By Haley Viccaro, Albany Bureau
ALBANY -- The deadline to register to vote in this year's election, including for president, Congress and state Legislature, is Friday.
There are several ways to register to vote: in person at a county board of elections, at state voter registration centers or by mail. The election is Nov. 6.
"I would say it is critical to vote in this general election. It is everyone's civic duty, and people need to be registered by Oct. 12," said John Conklin, spokesman for the state Board of Elections.
Some counties will be open this Saturday to register applicants in person, giving voters an extra day to register. People serving in the military or newly naturalized citizens can register in person by Oct. 26.
Applications by mail must be postmarked by Oct. 12 and received no later than Oct. 17. Change of name, address or party enrollment must be received by Oct. 17 to be processed in time for this year's general election.
"For mail, if you are going to postmark the registration application it has to be by Friday, there is no leeway on that," Conklin said. "If you send your application early and we receive it later than the deadline, your registration won't take effect for this general election."
Absentee ballots must be postmarked by Oct. 30 and by Nov. 5 for in-person applications. Absentee ballots can be filed if a voter is absent from the county of residence on Election Day.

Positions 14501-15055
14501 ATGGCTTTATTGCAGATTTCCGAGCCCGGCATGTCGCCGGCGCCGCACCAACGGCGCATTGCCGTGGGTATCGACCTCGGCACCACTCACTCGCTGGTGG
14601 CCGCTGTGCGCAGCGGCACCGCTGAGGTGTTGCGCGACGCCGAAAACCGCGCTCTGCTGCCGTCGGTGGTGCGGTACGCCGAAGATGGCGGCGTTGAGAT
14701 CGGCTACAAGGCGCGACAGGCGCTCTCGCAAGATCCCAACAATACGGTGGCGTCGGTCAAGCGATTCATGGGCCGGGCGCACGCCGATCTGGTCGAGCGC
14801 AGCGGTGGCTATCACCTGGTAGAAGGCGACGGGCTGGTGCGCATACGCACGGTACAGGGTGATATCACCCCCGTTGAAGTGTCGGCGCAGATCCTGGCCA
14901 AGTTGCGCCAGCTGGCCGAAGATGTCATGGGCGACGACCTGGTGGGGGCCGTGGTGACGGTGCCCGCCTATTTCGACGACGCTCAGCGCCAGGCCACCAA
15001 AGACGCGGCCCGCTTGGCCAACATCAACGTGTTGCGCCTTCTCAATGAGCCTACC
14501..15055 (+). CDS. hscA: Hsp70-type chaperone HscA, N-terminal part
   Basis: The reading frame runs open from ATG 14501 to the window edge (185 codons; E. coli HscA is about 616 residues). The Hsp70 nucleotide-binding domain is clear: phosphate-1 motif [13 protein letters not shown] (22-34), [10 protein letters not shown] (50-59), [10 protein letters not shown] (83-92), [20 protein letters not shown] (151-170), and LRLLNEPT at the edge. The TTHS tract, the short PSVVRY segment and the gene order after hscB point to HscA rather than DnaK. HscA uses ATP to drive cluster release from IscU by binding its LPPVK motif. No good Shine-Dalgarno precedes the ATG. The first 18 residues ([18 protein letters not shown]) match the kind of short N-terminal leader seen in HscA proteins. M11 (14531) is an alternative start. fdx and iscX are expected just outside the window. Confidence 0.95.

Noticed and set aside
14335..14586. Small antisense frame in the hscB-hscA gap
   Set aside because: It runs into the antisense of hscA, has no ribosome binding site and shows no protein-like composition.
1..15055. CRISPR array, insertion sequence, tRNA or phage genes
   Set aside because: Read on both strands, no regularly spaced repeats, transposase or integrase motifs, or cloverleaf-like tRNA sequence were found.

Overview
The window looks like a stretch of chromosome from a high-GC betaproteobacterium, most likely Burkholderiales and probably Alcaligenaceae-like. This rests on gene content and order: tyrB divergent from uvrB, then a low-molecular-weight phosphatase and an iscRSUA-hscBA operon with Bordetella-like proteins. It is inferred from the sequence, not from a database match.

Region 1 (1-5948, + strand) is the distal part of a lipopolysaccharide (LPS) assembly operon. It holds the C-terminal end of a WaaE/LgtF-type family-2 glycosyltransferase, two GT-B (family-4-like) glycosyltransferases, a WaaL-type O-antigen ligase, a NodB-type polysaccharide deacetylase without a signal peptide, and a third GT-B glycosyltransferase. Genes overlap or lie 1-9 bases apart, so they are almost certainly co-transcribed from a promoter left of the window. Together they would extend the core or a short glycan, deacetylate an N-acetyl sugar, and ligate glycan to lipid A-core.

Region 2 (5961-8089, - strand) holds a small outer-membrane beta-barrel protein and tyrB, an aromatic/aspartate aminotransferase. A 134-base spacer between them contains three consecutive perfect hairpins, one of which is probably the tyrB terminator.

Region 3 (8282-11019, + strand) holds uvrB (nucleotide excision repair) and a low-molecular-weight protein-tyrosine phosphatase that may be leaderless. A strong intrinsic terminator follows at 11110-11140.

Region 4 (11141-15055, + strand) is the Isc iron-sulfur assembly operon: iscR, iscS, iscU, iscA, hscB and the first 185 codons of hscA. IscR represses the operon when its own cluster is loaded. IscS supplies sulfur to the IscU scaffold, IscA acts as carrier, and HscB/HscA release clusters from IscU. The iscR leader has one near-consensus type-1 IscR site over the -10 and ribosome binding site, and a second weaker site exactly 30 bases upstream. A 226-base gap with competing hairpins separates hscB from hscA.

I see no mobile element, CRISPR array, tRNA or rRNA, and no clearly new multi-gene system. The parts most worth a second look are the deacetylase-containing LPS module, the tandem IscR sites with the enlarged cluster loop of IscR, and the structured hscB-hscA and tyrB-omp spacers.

This year there is the option to register to vote online through the Department of Motor Vehicles' website. The DMV provides the system to register to vote when applying for a driver's license or ID card.
"People need to have an established DMV account to register online, which includes having a driver's license or ID card," Conklin said. "The same deadline by Friday applies, and the application will be sent out to the local boards on Monday to be processed."
Qualifications to register to vote include being a United States citizen, 18 years of age, live at present address for at least 30 days before an election, not be in prison or on parole, not judged mentally incompetent by a court and not registered to vote elsewhere.
Siena College pollster Steven Greenberg said registering and voting in elections are important. New York has a heavily Democratic enrollment edge, but there are many close elections for Congress and the state Legislature this year.
"We often don't have competitive statewide races," Greenberg said. "This is a state that's two-to-one Democratic enrollment. It's a very blue state. But we have very competitive races for Congress, for state Senate, for state Assembly, and in local elections."
New York has about 5.6 million enrolled Democrats and 2.8 million enrolled Republicans. The state has 2.3 million people who are enrolled as unaffiliated voters.
New York has had close elections in recent years, Greenberg noted. Rep. Ann Marie Buerkle, R-Syracuse, won by about 700 votes in 2010, while Sen. Stephen Saland, R-Poughkeepsie, won a Republican primary last month by 107 votes.
"It's a cliché, but it's a cliché for a reason: Every vote counts," Greenberg said.
Click here for more information on how and when to register